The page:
May 3

(Darker is better in this case)

Four years ago researchers from the Event Horizon Telescope (EHT) project presented the first ever photo of a black hole. The image culminated years of work and gave the world a peek at the enormous spatial object sitting 55-million light years away in the Messier 87 (M87) galaxy. Seeing a black hole in space, an object that’s not only very far away and very massive but also by its very nature doesn’t want to be seen, is not only a physical challenge but requires a lot of technology and work with data.

All images and models of black holes before had been estimations/simulations and the EHT achievement opened up a new era of visualization capabilities. A few years later building on the methodology the EHT team produced an image of the black hole in our own Milky Way galaxy known as Sagittarius A* (Sgr A*). Beyond these two milestones some of the team members at the Institute for Advanced Study in Princeton, N.J. began wondering if advancements in data processing technologies and artificial intelligence could be used to produce a better image from the data. Those researchers have now revealed a clearer, improved version of the original M87 photo made using machine learning techniques.

Big Telescopes and Big Data

How much data must you amass and compute to get an image of an object so far away, so many more times massive than our own Sun, from a network of telescopes that make a dish the size of Earth?
The process of getting from EHT observation to picture isn’t simply aiming a device at the sky and snapping but involves a sequence of steps, a lot of data capture and analysis. The Event Horizon Telescope isn’t just one telescope but a network of telescopes situated around the globe that combine to make up one virtual planet-sized dish. Once data was collected over a number of nights on numerous hard drives it was brought together to be correlated and analyzed. How much data must you amass and compute to get an image of an object so far away, so many more times massive than our own Sun, from a network of telescopes that make a dish the size of Earth? The first EHT capture came in at about 5 petabytes (PB). The second milestone of capturing Sgr A*, a smaller but faster moving black hole, took about 3.5 PB. That’s a lot of observation data that then must be transported to centralized locations where supercomputers and scientists analyze and process it.

Illustration of a globe with some telescope locations visible in places like Portugal and Hawaii with lines connecting them across the curvature of the Earth.
Earth-sized Dish: The Event Horizon Telescope is comprised of a worldwide network of telescopes. Learn more in our previous posts about the M87 data stack system and the Sagittarius A* collection process.

The Possibility For More Data

Researchers wondered if the correlation process would produce better results if there was even more data from another source: images generated using machine learning. Creating the final image of the black hole requires combing through collected data and removing noise caused by atmosphere and instruments. At the same time there are spots where data is missing and so smoothing and algorithmic assumptions must be made (contributing to some of the blurriness of the final image). But what if models could be used to generate simulated image data of black holes at a large scale and then applied to “fill in the gaps”? This new approach involved generating a large library of over 30,000 high-fidelity, high-resolution images. Then a process known as principal component analysis (PCA) was applied. Coined PRIMO (principal-component interferometric modeling), it was effectively using PCA to train the models used by machine-learning processes to generate the final images. The simulated data when combined with the EHT observations produced a reconstructed image with improved resolution and accuracy.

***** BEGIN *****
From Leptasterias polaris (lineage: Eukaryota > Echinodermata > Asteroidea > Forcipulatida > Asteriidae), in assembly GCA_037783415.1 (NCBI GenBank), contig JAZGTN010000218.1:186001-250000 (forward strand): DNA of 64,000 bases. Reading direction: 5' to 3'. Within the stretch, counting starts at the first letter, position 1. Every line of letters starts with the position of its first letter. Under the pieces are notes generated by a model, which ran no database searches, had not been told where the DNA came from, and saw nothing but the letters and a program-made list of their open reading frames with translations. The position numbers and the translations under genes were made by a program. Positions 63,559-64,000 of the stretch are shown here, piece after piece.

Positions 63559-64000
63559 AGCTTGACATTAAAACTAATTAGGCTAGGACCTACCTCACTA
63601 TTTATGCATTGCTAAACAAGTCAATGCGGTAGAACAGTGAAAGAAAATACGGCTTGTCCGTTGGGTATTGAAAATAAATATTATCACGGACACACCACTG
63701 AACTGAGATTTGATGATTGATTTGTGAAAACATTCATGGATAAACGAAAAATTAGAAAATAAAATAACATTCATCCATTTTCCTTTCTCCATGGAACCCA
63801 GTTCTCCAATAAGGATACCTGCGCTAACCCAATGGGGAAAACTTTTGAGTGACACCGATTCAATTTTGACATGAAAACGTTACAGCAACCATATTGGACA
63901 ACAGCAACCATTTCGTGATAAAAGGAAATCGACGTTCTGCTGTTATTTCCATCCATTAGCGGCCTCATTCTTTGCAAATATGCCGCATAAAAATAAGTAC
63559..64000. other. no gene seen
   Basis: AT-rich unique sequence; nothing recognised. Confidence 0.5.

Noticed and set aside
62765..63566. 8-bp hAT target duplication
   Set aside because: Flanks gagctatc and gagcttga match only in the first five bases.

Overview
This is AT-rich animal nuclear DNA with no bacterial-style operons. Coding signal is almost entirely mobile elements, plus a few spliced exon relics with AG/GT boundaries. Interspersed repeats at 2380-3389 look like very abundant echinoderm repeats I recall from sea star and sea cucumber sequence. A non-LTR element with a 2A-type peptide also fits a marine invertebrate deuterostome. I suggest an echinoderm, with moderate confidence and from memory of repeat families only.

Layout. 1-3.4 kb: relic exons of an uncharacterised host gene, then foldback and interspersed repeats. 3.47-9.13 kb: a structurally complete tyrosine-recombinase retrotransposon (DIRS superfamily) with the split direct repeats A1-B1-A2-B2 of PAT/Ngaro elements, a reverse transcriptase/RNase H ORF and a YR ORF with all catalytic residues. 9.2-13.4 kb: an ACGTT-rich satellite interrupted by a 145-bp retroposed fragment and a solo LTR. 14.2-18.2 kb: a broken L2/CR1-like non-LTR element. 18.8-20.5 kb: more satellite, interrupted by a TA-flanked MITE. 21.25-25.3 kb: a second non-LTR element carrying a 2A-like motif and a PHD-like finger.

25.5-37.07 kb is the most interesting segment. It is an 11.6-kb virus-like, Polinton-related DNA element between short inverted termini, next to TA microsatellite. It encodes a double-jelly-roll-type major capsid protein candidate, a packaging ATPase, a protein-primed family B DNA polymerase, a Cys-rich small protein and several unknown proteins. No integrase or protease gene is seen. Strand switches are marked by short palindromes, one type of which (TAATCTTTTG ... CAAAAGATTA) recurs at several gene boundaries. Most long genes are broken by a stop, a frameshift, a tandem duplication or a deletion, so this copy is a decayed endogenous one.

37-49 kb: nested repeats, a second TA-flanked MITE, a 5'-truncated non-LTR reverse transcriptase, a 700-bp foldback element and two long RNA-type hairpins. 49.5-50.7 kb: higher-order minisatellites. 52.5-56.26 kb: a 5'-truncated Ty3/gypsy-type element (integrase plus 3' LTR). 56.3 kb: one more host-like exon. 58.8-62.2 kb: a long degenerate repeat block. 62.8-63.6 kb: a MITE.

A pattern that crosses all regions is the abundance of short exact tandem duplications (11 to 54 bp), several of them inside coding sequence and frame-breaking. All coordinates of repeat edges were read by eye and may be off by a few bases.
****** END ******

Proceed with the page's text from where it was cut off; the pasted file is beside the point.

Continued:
Figure of the process of reconstruction from Lia Medeiros et al report published in Astrophysical Journal Letters 947, 2023.
Reconstruction Process: (Left) The image of the M87 black hole based on 2017 observation data. (Middle) Result of applying the PRIMO reconstruction process to the data. (Right) The final PRIMO result presenting similar qualities to the EHT image, blurred shaping etc but a superior range and clearer evidence of a darker center. Image from Lia Medeiros et al. report published in Astrophysical Journal Letters, 2023.

Final Image and Implications

What was already a feat of science, technology and data now includes machine-learning in its sphere of influence. The final image rendered from petabytes of data to a few megabytes-sized image has revealing results. A thinner “donut” shape with a darker center making it even more “black hole-like” than the original. The implications to continuing research of black holes and other celestial objects is potentially big. With a boosted resolution the EHT images can give more insights into the mass, size and other characteristics of black holes long sought after. In research work very much centered on estimates and models of data any chance at refining and getting a clearer picture is useful.

Animated GIF: The M87 black hole image, first produced by the Event Horizon Telescope collaboration in 2019, dissolves into the updated image generated by the PRIMO algorithm using the same data set. Credit: The New York Times, source Medeiros et al., 2023
An animated look at the original Event Horizon Telescope image of the M87 black hole morphing into the refined image rebuilt by the PRIMO machine-learning technique.

From someone who also spends a lot of time looking for things in the dark, we love to see this expanded use of data in new ways and say congrats to the PRIMO team!

Sources/Further Reading

Category: data recovery

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